Advanced Sleep Hygiene and the Science of Adaptogenic Hot Chocolate

Advanced Sleep Hygiene and the Science of Adaptogenic Hot Chocolate

Today I wanted to delve into the intricacies of sleep hygiene, shedding light on some lesser-known aspects that might make you rethink your bedtime routine. And, as a bonus, we're exploring the science behind an adaptogenic hot chocolate recipe designed to guide you into a peaceful sleep.

The Circadian Rhythm and Sleep Consistency:

It's not just about having a routine; it's about entraining your body's internal clock, known as the circadian rhythm. Maintaining a consistent sleep schedule, including weekends, synchronises your biological processes, optimising sleep initiation and quality.

Progressive Muscle Relaxation:

A lesser-known gem in sleep hygiene is Progressive Muscle Relaxation (PMR). By deliberately tensing and releasing muscle groups, you can reduce physical tension and enhance relaxation, making it easier to drift into a deep, restorative sleep.

Try this exercise tonight:

Begin by focusing on your toes. Take a deep breath in, curl your toes down, hold for a few seconds, and then release as you exhale.

Move up to your calves, then your thighs, and continue to your shoulders, deliberately tensing and then relaxing each muscle group as you go.

Don't forget to address tension in your face and neck muscles. Gently tense them and then let go.

After you've relaxed each muscle group, take a few deep breaths to further unwind and prepare for sleep.

Redefining Sleep Environments:

Beyond the standard tips, optimising your sleep environment should involve the meticulous regulation of temperature and humidity. The ideal sleep environment is cooler and slightly humid, as it promotes thermal comfort and reduces sleep disturbances.

The 'Blue' Spectrum of Light:

 It's not just screen time; it's the blue light spectrum emitted by electronic devices. This high-energy light suppresses melatonin production, leading to difficulties falling asleep. Consider blue light filtering glasses or apps to counteract this effect.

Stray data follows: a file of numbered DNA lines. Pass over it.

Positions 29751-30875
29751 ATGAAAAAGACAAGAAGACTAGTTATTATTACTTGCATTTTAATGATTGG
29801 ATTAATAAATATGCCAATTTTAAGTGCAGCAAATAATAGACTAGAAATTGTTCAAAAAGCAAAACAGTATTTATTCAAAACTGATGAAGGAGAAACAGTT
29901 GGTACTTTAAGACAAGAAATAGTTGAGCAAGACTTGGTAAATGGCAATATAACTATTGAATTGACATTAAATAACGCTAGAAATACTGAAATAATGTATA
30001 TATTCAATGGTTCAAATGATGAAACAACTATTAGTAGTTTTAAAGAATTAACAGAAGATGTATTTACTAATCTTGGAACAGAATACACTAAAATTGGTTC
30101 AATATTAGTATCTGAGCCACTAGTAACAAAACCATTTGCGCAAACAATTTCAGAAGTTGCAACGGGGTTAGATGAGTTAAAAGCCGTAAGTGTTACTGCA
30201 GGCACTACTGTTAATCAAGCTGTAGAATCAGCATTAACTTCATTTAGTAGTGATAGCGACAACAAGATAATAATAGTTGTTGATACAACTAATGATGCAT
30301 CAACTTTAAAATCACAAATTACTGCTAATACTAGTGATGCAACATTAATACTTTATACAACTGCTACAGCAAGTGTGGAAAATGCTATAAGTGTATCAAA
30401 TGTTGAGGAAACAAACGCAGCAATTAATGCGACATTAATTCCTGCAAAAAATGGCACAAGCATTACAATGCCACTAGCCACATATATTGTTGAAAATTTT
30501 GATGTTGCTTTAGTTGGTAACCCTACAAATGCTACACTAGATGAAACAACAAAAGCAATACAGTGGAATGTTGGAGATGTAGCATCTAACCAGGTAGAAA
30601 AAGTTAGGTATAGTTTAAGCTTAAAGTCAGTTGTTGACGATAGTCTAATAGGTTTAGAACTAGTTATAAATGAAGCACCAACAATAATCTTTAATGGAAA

Chronopharmacology and Substance Timing:

The timing of caffeine and alcohol consumption can impact sleep quality. Chronopharmacology, a field that studies the effect of drugs in relation to the body's circadian rhythms, suggests limiting caffeine to mornings and avoiding alcohol closer to bedtime (Dallmann et al.).

Now, let's delve into the captivating science of adaptogenic hot chocolate.

The Science of Adaptogenic Hot Chocolate:


1 cup of your preferred milk (whether dairy or non-dairy)

1 tablespoon unsweetened cocoa powder

1 teaspoon of honey or maple syrup

1/2 teaspoon ashwagandha powder (an adaptogenic herb lauded for its calming properties)

1/2 teaspoon reishi mushroom powder (an adaptogen known for immune and stress response modulation)

A dash of cinnamon

A pinch of sea salt

1/2 teaspoon vanilla extract


Heat the milk in a small saucepan, paying close attention to not bring it to a boil.

Whisk in the cocoa powder, honey or maple syrup, ashwagandha, reishi mushroom, cinnamon, and sea salt.

Continue to heat and whisk until the concoction is thoroughly blended and slightly steaming, without boiling.

Remove from heat and add the vanilla extract.

Pour this exquisite adaptogenic hot chocolate into your favourite mug, allowing the aroma to tantalise your senses.

Sip it slowly and let the adaptogenic properties of this elixir work their magic, unwinding your mind for a night of restorative sleep.

By embracing these advanced sleep hygiene insights and savouring this scientifically crafted adaptogenic hot chocolate, you're poised for a deeper and more revitalising sleep (Garbarino et al.).

 Sweet dreams!



Dallmann, Robert, et al. “Chronopharmacology: New Insights and Therapeutic Implications.” Annual Review of Pharmacology and Toxicology, vol. 54, no. 1, 6 Jan. 2014, pp. 339–361,

Garbarino, Sergio, et al. “Cyrcadian Rhythm, Mood, and Temporal Patterns of Eating Chocolate: A Scoping Review of Physiology, Findings, and Future Directions.” Nutrients, vol. 14, no. 15, 28 July 2022, p. 3113.


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